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Today's News

  • Column: I fought these 3 lousy ideas in legislature

    Now that the legislative session is over, I wanted to do something a little different and tell you about some legislation before the General Assembly that I did not support this year.
    A friend and fellow lawmaker shared the advice that the job of a legislator is 60 percent constituency work, 30 percent stopping bad legislation from happening and 10 percent passing good legislation. During my first year in the House, I have tried to model my time and effort around those three things.
    Here are three bills that I did not support and why.

  • Column: My plan to restore American Dream

    Phil Noble’s July 30 column asked: Is the American Dream alive or dead?
    Mr. Noble is an expert at identifying problems. His usual solution is more state money.
    His piece offered no solution to the lost American Dream. Democrats have no solutions to problems today that actually work.
    He said there are two South Carolinas, with great divisions of poverty, racism, isolation, hostility, violence and bloodshed between them. This is true for many states and cities in America, not just South Carolina.

  • Anytime Fitness program helps military vets readjust

    Anytime Fitness has joined with the national Lift for the 22 organization to offer free one-year gym memberships to military veterans suffering from Post Traumatic Stress Disorder.

    The program’s goal is to fight suicide among veterans by bringing them together while also increasing their health and wellness. 

    Karen Phillips, manager of the Anytime Fitness gym on the Lancaster bypass, said one of her relatives suffered from PTSD, and the program is “just something that touched my heart.”

  • Bent Creek breaks ground in IL

    About 25 people gathered in the 88-degree heat July 10 to celebrate the groundbreaking of Taylor Morrison’s newest development in Indian Land.

    Bent Creek, off Jim Wilson Road, is the developer’s second community in Indian Land.

    The first houses in it are expected to be completed in the late fall, said Kevin Granelli, president of Taylor Morrison’s Charlotte division.

    The community will consist of 272 homesites, with two- to six-bedroom homes ranging from 2,200 to 3,750-plus square feet, with prices starting in the $300,000s.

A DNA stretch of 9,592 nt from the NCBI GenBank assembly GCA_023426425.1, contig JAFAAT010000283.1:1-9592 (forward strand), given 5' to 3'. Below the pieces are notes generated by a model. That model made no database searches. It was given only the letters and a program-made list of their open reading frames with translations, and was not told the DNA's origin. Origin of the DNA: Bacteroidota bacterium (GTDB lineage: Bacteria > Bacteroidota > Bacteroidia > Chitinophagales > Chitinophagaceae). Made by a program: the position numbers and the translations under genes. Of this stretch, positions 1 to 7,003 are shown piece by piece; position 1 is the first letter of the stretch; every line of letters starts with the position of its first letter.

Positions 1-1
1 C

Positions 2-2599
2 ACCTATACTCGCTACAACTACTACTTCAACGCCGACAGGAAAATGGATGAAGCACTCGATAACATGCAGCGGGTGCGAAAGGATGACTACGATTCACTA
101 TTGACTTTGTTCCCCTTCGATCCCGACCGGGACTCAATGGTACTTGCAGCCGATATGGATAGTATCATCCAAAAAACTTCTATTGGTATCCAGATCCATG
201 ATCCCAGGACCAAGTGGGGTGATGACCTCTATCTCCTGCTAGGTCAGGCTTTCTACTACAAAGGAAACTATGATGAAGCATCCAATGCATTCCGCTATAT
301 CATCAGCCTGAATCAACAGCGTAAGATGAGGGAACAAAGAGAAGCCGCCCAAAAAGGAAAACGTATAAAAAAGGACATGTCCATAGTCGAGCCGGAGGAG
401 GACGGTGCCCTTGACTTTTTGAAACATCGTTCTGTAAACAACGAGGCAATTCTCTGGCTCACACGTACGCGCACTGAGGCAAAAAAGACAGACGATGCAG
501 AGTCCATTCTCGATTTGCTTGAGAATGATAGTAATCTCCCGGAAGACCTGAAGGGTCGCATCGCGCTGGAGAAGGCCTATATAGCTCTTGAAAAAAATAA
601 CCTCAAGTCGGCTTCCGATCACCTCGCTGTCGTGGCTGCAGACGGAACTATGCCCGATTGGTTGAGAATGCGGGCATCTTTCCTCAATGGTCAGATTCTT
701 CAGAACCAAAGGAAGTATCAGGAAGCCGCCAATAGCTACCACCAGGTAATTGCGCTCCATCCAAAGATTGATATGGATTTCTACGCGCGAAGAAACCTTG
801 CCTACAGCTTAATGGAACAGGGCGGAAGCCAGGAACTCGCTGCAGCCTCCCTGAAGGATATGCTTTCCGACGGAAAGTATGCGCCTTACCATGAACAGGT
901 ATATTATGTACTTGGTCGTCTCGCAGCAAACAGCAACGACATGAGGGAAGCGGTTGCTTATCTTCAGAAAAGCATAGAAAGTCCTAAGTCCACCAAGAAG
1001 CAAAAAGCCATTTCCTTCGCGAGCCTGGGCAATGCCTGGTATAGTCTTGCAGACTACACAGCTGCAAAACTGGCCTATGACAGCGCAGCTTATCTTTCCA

• Laney ends LSS win drought with win

    David Laney halted his 2017 LSS winless streak with a win in the Extreme 4 race Saturday night at Lancaster Super Speedway.

    Laney was on the front row with Brad McManus.

    When the green flag waved, it was McManus, Laney, Dan Benson and Rusty Catoe battling for the lead entering turn one.

    The lead, exiting turn two, featured a dogfight between Laney, McManus, Benson, and Catoe. Laney and McManus made contact, which sent McManus spinning out.

    On the restart, Laney led, while Benson, Catoe and Kevin Woolford battled for second.

  • Coaches views vary with scrimmages

    Lancaster County football coaches came away with mixed views following opening scrimmages Friday.

    The coaches noted some positives, but also said they have work ahead as they push toward their openers.

    - Lancaster High School coach Bobby Collins said the Bruins defense played well in their road scrimmage with host Swansea and Gray Collegiate of Columbia.

    “We felt our defense did well,” Collins said. “Our first unit didn’t give up any scores.

  • Weekend Recap: August 7, 2017

    A small group of eight people gathered Sunday afternoon at the Historic Courthouse to pray for youth in the community in light of the recent shootings. Organizer Jose Gonzalez, a member of New Horizon Community Church, said a prayer and talked briefly about making a positive impact on young people. Gonzalez said he plans to be at the courthouse at 2 p.m. Sunday for another round of prayer. He invites anyone interested to attend.

  • Column: Ratcheting up legal sanctions on gun violence

    I know my community expects harsher sentences in gun cases. Sometimes we expect more than the law allows.

    Clint Eastwood said, “A man has got to know his limitations.” I know the limitations of the current gun laws in South Carolina, and unfortunately they are not in our favor.

  • Column: A big nuke-plant mess to unbuild

    The announcement last week that SCE&G and state-owned utility Santee Cooper were pulling the plug on construction of two nuclear reactors in Jenkinsville has left questions that keep multiplying.

    In the run-up to the decision, one factor driving it was that the partly-completed, multibillion-dollar project would provide more power than electricity consumers in South Carolina were likely to want.

    Canceling the project, though, could lead to a shortfall.

  • On your mark, get set... Kindergarten!

    Dozens of rising kindergartners, teachers and parents lined up in front of bowling lanes and awaited cupcakes on Thursday to celebrate another successful year of Countdown to Kindergarten at the Lancaster Bowling Center.

    For the last 13 years, Lancaster County First Steps’ Countdown to Kindergarten program has allowed kindergarten teachers to visit students at their homes for lessons during the summer, creating connections with families before school starts.